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Advantages of Cat Massage Therapy

Cat massage therapy, as we’ve seen, has multiple benefits that will help your cat.

Some advantages cat massage delivers:
  • Reduces muscle and joint pain
  • Significantly decreases inflammation and swelling
  • Improves the uptake of nutrients and helps deliver those nutrients to your cat’s body
  • Helps restore the function of your cat’s organs after they’ve been through surgery
  • Can improve your cat’s flexibility and range of motion (ROM) after they’ve been involved in an accident
  • Can help improve your cat’s immune system and overall immunity
  • Has been shown to improve behavioral problems that some cats suffer
  • Improves the flow of blood, oxygen, and lymph throughout your cat’s body
  • Helps your cat to relax and de-stress, which can improve their well-being emotionally and physically
  • Releases endorphins that help your cat to feel better as they recover from surgery or an accident
  • Improves your cat’s quality of life as they get older

Disadvantages of Cat Massage Therapy

There are no real disadvantages of cat massage therapy per se. However, in certain situations, it should be avoided because it can hurt rather than help your cat.

Those situations include:
  • When your car is suffering from cancer
  • A cat that has an open wound anywhere on its body
  • Cats that are suffering from unstable fractures after an accident
  • A cat that’s sick and has a fever
  • A cat that has been severely traumatized
  • A cat in severe pain that hasn’t been controlled with medication

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Below are some of the most frequently asked questions about cat massage therapy.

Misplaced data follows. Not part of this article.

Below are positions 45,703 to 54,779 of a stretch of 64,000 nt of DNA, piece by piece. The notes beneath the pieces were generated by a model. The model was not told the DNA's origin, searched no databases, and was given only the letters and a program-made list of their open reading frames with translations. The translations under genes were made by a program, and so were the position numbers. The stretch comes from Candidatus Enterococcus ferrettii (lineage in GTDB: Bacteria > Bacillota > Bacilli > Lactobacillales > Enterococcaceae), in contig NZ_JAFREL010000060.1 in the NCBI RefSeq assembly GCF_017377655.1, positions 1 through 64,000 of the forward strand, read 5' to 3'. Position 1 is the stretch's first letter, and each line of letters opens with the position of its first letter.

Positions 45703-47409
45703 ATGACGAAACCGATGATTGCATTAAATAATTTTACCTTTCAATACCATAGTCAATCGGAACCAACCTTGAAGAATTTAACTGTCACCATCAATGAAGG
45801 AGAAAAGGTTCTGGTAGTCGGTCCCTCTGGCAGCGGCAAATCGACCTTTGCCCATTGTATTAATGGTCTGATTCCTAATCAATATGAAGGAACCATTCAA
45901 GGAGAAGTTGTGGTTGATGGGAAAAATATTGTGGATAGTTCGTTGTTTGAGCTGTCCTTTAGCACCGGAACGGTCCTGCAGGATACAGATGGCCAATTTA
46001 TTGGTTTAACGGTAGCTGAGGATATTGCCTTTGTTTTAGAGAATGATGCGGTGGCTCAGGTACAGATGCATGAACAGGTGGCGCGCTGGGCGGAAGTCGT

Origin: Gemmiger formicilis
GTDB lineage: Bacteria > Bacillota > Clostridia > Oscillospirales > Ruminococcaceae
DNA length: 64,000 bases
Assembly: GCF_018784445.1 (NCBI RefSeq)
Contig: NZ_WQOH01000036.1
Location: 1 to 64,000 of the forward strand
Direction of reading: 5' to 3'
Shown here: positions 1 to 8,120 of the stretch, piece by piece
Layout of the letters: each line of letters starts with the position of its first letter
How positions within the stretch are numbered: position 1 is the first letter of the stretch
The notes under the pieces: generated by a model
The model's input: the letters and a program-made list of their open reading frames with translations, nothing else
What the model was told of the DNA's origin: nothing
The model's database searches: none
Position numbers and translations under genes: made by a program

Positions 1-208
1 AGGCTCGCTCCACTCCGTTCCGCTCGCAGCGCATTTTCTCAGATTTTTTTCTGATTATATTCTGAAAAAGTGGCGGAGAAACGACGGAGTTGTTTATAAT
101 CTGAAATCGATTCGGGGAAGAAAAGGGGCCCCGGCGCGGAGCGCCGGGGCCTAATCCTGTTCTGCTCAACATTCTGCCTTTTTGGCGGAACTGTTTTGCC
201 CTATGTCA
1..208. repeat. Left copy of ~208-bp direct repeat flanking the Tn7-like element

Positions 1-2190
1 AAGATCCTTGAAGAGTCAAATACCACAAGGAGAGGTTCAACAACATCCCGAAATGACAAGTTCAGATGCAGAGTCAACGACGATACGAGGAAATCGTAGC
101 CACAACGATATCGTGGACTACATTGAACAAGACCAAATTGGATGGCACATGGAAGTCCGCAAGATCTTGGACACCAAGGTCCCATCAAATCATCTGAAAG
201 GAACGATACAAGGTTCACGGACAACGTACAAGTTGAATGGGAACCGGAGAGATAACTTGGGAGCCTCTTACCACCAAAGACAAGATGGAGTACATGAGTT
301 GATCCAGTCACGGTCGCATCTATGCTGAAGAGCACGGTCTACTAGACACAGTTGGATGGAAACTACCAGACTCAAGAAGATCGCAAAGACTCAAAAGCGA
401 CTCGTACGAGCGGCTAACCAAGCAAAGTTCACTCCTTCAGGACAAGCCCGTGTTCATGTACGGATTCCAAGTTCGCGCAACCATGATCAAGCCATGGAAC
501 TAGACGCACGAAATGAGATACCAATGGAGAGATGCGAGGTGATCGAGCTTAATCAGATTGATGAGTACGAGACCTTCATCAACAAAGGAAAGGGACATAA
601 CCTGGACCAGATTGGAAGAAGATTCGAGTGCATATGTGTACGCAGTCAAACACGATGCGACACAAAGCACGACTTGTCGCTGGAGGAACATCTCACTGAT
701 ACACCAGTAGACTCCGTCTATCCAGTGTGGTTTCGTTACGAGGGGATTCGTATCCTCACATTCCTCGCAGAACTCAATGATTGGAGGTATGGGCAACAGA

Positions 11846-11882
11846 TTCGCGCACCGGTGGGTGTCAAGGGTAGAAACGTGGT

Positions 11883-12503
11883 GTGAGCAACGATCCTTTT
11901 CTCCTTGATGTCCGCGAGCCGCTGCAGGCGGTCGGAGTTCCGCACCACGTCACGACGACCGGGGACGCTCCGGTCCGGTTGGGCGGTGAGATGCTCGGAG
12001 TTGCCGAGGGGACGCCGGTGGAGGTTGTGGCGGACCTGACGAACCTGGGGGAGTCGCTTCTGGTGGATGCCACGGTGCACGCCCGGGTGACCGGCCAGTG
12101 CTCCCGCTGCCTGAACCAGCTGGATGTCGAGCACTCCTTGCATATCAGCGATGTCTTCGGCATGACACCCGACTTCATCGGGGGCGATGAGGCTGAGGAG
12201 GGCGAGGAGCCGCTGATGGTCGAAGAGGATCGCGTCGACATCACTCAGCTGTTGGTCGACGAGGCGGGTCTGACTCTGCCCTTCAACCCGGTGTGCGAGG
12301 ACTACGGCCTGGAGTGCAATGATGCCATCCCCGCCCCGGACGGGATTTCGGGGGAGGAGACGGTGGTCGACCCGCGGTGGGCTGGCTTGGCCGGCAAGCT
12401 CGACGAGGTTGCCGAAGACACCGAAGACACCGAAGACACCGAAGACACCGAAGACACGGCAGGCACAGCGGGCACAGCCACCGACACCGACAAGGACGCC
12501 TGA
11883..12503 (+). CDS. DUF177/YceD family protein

Is petting a good substitute for cat massage therapy?

While petting your cat is essential to their health and your relationship with your cat, it’s not a substitute for massage therapy provided by a trained therapist.

Do all cats benefit from cat massage therapy?

Most cats will benefit greatly from massage therapy, but some find it highly annoying and fuss the entire time. This fussing can defeat the purpose and cause more harm than good.

A British shorthair cat enjoying a massage
Image Credit: TigerMysterio, Shutterstock

Should I use essential oils while massaging my cat?

Never use any essential oils or other paraphernalia that is typically associated with human massages on your cat. Many essential oils are highly toxic to cats, even when applied topically.

If my cat is perfectly healthy, will massage therapy be of any benefit?

Yes! Even a healthy cat will feel more relaxed, less stressed, and have improved blood and lymph flow after a massage, which is beneficial to its health.

Is cat massage therapy harmful in any way?

As long as it’s done by a trained professional, cat massage therapy is safe and will not harm your cat. Most cats love it!

Can I perform cat massage therapy on my cat?

Yes, you can. It would be helpful to take a class or watch some YouTube videos first, but there are many ways you can massage your cat yourself.